LiDAR has served as a useful tool in many industries for decades, but only recently are we starting to realize its true potential with the introduction of artificial intelligence (AI)-powered solutions. LiDAR, also known as light detection and ranging, is a remote sensing technology. It uses laser scanners to measure distances and dimensions between the sensor and target object, such as a building or pedestrian. With AI used in tandem with LiDAR, teams are optimizing the technology for unimaginable speed and precision across a variety of use cases.
LiDAR has been around in some form since the 1960s, when it was first installed on planes to scan terrain. With the introduction of GPS (Global Positioning System) in the 1980s, LiDAR grew more popular, as GPS enabled the data collected from LiDAR scans to be used for building 3D models. Today, as costs associated with LiDAR are decreasing and the breadth of LiDAR data available increases, its recent pairing with AI and machine learning (ML) is unlocking major opportunities to innovate.
How LiDAR Works
A LiDAR system generally consists of four key elements:
Laser: Sends pulses of light to target objects (could be buildings, vehicles, or pedestrians). The light waves are typically ultraviolet, visible, or near-infrared; the type used will depend on the type of LiDAR employed.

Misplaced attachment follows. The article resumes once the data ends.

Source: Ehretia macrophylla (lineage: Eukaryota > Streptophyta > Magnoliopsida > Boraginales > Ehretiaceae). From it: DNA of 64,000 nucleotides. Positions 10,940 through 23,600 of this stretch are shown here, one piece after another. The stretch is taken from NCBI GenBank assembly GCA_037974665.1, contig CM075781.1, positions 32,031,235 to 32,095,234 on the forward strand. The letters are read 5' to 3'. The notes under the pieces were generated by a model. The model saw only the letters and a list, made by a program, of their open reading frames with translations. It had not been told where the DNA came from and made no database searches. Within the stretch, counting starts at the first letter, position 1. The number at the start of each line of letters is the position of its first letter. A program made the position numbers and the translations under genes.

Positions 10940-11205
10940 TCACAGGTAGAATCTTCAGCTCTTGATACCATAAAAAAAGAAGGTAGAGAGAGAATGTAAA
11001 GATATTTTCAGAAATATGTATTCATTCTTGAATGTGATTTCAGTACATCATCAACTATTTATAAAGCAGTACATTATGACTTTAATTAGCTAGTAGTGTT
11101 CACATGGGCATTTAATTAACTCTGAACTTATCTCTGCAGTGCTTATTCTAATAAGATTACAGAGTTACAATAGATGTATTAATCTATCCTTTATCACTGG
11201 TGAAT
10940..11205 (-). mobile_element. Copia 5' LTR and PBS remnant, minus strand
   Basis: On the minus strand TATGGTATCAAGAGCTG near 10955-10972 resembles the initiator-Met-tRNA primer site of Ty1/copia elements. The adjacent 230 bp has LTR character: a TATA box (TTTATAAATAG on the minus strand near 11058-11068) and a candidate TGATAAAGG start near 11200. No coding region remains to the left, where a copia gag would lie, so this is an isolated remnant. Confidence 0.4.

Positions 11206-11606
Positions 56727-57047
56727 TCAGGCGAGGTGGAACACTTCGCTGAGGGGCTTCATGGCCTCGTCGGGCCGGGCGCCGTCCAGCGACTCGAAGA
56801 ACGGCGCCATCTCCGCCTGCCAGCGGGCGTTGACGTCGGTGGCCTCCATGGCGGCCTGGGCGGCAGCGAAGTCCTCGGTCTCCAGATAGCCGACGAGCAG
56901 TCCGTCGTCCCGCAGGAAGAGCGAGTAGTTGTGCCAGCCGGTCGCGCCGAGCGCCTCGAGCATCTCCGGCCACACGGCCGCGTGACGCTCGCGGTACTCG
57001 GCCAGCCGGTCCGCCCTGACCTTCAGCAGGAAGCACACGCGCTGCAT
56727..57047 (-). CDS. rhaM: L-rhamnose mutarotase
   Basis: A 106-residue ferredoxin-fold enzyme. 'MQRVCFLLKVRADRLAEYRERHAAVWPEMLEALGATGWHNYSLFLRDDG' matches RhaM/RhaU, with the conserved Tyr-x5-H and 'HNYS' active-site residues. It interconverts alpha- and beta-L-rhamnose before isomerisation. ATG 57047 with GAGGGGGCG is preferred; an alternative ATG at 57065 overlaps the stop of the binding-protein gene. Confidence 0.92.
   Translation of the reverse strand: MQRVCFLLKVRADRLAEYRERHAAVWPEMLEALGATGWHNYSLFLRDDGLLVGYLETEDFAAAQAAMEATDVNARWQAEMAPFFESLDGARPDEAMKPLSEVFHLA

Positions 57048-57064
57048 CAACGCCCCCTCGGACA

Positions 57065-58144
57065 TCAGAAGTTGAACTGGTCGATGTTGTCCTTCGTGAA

Scanner: Regulates the speed at which the laser scans target objects and the distance the laser can reach.
Sensor: Measures the length of time it takes for the light to bounce off the target object and return to the LiDAR system.
GPS: Tracks the location of the LiDAR system to ensure distance measurements between the target object and system are precise.
A modern LiDAR system can send 500,000 pulses every second. The system aggregates these pulses into a point cloud, which is a dataset of coordinates that represents objects in space. The point cloud is then used to create a 3D model of the space.
There are two main categories of LiDAR:
As the name suggests, airborne LiDAR requires the system to be installed on a flying apparatus, like a drone or plane. In this case, the LiDAR sends pulses to the ground to monitor relevant conditions. There are two types of aerial LiDAR:
Bathymetric: Uses green light to penetrate water bodies and measure their depth.
Topographic: Used for mapping the surface of the land.
The LiDAR system is installed on a moving vehicle or tripod fixed to the ground. It can scan in all directions and is used to create 3D models out of point clouds. There are two types:
Mobile: The LiDAR is installed on a train, boat, or automobile. It works well for observing roads, pedestrians, signs, conditions, and other relevant infrastructure.
Static: The LiDAR is fixed to a point in the ground and scans the surrounding area or a specific feature, such as a building interior.
Using LiDAR with AI